Hey guys, thanks for catching up with us! You just premiered “The Weekend (Bad Habits)” on MySpace Music and said, “”The Weekend” is a bit of a satire, urging one to embrace their inner demons or desires (bad habits).” What’s the story behind the track?
You’re absolutely right. Jason, our lead singer, said it best, “‘The Weekend’ is a bit of a satire, urging one to embrace their inner demons or desires (bad habits), whilst poking fun at the status-quo of “morality” — church and confession of sins. The song also points to our innate attraction to chaos, and our tendency to lust after something/someone despite knowing or being told it is “no good.” Lastly, I feel, “The Weekend” is a reflection of my own life and the menace I have been.”
With a Independent Music Awards nomination and a new album out, Alabama-based garage rock band The Dirty Clergy needs to be on your next playlist. We caught up with the guys to get the lowdown on their new album Rattlesnake, Alabama music scene, influences, and more.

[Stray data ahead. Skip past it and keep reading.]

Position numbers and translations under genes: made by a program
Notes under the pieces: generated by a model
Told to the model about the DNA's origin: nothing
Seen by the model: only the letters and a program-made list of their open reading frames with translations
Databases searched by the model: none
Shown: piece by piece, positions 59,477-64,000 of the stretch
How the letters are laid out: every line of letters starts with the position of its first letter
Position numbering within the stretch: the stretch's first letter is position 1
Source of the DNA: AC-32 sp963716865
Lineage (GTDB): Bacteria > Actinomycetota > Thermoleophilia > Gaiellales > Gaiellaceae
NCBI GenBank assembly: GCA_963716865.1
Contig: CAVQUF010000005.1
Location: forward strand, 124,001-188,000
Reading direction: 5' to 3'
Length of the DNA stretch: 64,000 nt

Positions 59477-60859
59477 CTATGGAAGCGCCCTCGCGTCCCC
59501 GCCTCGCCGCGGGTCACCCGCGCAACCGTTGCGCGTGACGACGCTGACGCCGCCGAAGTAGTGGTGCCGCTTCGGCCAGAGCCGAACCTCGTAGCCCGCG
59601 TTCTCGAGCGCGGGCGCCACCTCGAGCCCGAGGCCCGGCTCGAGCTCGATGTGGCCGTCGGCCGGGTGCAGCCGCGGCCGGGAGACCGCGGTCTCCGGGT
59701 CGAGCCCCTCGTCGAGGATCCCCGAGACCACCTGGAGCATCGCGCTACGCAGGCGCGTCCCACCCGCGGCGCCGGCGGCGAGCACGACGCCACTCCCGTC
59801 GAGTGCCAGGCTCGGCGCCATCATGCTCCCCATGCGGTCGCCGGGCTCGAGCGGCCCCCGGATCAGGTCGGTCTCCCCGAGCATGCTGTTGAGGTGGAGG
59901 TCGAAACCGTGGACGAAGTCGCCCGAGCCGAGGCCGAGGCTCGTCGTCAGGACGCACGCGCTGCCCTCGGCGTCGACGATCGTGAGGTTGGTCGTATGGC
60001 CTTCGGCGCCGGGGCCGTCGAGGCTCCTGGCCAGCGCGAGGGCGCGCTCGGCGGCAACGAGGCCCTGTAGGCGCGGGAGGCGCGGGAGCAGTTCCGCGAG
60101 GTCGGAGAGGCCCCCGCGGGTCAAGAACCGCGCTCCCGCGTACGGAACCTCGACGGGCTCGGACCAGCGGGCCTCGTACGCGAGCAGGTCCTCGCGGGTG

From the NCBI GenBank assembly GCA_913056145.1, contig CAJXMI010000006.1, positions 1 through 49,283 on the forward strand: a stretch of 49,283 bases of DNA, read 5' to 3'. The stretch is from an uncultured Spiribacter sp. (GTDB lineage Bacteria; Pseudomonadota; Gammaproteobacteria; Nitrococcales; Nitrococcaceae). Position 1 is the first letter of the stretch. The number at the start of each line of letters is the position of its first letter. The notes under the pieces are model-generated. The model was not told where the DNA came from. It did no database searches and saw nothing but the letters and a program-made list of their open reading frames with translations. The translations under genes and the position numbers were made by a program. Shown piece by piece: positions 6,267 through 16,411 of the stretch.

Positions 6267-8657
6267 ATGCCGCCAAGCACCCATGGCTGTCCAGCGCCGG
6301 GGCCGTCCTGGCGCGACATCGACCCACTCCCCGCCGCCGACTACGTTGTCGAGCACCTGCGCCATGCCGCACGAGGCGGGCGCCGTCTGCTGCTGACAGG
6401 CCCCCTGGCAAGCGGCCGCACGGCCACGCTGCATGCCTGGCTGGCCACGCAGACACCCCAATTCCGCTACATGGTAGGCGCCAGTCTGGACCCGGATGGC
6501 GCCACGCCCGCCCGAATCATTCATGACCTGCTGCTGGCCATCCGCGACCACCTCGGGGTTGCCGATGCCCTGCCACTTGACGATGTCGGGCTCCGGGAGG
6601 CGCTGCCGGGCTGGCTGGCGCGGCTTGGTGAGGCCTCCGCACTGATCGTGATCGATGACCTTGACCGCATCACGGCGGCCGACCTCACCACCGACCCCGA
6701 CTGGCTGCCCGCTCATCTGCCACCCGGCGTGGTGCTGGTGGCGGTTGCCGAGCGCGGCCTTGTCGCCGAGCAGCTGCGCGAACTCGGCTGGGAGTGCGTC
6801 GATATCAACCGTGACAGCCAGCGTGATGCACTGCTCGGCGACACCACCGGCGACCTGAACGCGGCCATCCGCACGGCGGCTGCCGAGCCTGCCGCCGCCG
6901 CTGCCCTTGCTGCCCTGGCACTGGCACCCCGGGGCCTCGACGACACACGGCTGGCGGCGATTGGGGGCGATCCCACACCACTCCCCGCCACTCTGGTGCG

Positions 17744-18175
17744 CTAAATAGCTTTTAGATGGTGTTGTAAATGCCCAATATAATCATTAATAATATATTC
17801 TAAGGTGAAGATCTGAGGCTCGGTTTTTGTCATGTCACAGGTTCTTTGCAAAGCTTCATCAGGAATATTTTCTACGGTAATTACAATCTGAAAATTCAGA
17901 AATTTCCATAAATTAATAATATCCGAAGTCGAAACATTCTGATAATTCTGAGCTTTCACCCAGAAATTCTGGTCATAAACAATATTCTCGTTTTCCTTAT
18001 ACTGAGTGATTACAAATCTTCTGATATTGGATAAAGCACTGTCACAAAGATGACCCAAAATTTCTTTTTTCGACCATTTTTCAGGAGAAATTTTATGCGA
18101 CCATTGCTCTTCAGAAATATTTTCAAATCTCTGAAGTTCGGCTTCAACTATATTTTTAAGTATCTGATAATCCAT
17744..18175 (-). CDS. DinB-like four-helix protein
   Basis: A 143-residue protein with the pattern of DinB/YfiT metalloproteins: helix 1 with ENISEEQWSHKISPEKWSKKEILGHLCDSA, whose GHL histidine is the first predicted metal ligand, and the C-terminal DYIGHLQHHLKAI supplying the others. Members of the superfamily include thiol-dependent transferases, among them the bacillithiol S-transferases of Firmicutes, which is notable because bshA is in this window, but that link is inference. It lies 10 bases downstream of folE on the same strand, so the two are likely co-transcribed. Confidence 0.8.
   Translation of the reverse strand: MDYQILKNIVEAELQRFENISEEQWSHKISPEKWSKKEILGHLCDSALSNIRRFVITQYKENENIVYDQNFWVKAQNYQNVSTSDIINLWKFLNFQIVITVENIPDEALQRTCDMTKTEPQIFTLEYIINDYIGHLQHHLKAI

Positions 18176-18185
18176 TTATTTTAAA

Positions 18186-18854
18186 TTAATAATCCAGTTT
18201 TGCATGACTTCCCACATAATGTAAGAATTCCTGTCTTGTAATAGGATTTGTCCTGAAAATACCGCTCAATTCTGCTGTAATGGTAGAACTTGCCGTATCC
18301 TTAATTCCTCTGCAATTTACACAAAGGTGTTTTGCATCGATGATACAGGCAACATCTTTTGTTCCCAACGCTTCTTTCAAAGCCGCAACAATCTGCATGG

Hey guys! Let’s start off with a little introduction. Who is The Dirty Clergy?
The Dirty Clergy is a garage rock band from Winfield, AL. We began as a folk rock duo and that got boring really quick, so we blossomed into what we are now. A pretty loud, 5 piece, rock band.
Congratulations on being nominated for Best Indie/Alternative Rock Album of the Year at Independent Music Awards! Have you ever received a nomination before and what was your experience like?
This was our first nomination for any type of award. It was a nice experience. The people behind the IMA’s are super nice and they put on a great program for independent artists. They are really dedicated to helping boost the artists to the next level. It’s well organized and is held at the Lincoln Center each year. I look forward to working with these guys more and snagging some of those awards soon. Aside from the 32 hour drive up there and back in such a short period of time, everything was great.